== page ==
12 OCTOBER 1934, Page 17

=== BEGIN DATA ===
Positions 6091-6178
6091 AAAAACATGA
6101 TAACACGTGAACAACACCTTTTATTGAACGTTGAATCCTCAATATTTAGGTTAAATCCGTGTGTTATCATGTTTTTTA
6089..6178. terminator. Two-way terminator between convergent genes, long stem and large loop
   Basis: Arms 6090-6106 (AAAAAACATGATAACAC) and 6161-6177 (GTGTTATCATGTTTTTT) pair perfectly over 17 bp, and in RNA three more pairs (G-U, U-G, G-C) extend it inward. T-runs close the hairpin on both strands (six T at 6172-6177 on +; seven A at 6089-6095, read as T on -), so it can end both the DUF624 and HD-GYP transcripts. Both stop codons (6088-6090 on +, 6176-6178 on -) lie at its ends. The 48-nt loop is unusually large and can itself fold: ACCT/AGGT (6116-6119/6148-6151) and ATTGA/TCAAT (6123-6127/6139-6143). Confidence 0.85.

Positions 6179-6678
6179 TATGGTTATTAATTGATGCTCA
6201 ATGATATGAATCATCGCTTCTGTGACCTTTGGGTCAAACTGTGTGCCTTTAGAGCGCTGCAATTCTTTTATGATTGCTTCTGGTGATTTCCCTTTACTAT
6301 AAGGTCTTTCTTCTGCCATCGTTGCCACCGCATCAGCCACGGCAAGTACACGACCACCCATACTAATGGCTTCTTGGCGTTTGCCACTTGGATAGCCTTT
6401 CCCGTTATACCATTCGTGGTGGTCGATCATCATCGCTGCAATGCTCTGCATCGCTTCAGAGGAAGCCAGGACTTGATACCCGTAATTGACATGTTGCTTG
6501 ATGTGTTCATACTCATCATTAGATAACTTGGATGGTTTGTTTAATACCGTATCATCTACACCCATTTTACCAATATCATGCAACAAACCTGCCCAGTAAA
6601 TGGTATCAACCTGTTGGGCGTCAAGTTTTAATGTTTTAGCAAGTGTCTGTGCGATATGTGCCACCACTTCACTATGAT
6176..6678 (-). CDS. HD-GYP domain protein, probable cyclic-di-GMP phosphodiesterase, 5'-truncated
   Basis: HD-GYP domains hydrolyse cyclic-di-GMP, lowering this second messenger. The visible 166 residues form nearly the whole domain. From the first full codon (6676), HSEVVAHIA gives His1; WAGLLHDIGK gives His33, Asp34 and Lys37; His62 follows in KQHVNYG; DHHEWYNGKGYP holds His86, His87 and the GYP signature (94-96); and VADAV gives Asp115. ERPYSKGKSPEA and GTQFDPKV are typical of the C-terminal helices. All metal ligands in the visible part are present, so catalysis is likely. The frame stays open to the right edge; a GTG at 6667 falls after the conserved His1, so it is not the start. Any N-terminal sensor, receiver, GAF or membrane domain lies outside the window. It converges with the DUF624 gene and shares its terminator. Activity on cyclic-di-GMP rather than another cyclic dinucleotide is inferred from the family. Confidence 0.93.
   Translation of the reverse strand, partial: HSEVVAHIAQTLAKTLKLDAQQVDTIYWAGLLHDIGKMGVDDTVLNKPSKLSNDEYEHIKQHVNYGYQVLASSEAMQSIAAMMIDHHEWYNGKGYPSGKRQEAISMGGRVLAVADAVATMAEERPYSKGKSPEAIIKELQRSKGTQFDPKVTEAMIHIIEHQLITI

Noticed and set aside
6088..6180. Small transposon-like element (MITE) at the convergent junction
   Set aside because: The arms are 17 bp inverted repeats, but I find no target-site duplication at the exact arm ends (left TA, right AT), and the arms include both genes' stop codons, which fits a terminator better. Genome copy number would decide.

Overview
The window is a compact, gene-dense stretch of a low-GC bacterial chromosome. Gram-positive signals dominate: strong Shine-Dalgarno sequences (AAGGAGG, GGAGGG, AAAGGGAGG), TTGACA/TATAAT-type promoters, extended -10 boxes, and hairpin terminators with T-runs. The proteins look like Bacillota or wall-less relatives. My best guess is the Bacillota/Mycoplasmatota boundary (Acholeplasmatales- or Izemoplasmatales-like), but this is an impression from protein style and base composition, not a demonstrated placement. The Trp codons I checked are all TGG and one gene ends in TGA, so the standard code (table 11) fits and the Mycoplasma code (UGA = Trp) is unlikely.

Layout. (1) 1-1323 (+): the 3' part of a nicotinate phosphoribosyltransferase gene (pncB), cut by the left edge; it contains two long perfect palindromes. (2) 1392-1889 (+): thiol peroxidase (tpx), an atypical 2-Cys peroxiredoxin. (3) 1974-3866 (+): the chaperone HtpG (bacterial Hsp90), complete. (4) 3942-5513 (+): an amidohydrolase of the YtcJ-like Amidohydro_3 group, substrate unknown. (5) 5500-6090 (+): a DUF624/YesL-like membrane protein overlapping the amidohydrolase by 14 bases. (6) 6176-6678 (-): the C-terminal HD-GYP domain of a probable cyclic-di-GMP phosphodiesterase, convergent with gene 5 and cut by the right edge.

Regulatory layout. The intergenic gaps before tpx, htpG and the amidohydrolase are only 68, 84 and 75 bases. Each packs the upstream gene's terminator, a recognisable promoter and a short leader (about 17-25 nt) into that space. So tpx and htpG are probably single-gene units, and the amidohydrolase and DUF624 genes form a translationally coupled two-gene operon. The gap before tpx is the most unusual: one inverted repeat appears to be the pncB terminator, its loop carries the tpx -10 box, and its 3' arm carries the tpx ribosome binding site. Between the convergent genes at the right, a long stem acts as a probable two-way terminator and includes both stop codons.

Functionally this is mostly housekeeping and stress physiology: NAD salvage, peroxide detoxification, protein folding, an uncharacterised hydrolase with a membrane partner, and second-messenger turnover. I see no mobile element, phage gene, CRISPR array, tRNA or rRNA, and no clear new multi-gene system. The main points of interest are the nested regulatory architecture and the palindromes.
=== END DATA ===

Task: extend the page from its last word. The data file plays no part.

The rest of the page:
[To the Editor of THE SPECTATOR.] Sun ,—As a Swiss citizen I should like to state the case of my country and her goverr ment in the affair of the Saar Police. The Federal Council has not agreed to the enlistment of individual Swiss recruits for the supplementary police force required for temporary service in the 'Saar. This decision is founded on the reason that to agree to the demand of the Saar Government would or might compromise Swiss neutrality. There may he some Swiss citizens who would' be willing to take that risk in the interest of the League of Nations policy. But not one, not the fiercest opponent. of our Government will agree with your opinion that the reasoning of the Federal Council is puerile. Neutrality is a sacred tradition, the real raison d'etat of our country. Our Government does not need any outside pressure to know that its first duty is to keep a jealous watch on our neutral position. The German diplomacy knows that pretty well and we are sure that they have not even tried any undue influence. The great majority of the Swiss are deeply convinced that essential interests of our foreign policy have asked the negative answer of the Federal Council. Many of them think that other countries would be entitled to reproach Switzerland for that if they had a really spotless record of sacrificing their own interests in the common cause of mankind or the League of Nations. The revival of the pre-War system of alliances will unavoidably lead Switzerland to an enforced stress on her traditional neutrality which has been recognized by the London declaration of the League's Council on February 13th, 1920, as being justified by the interests of general peace.—Believe me, dear Sir,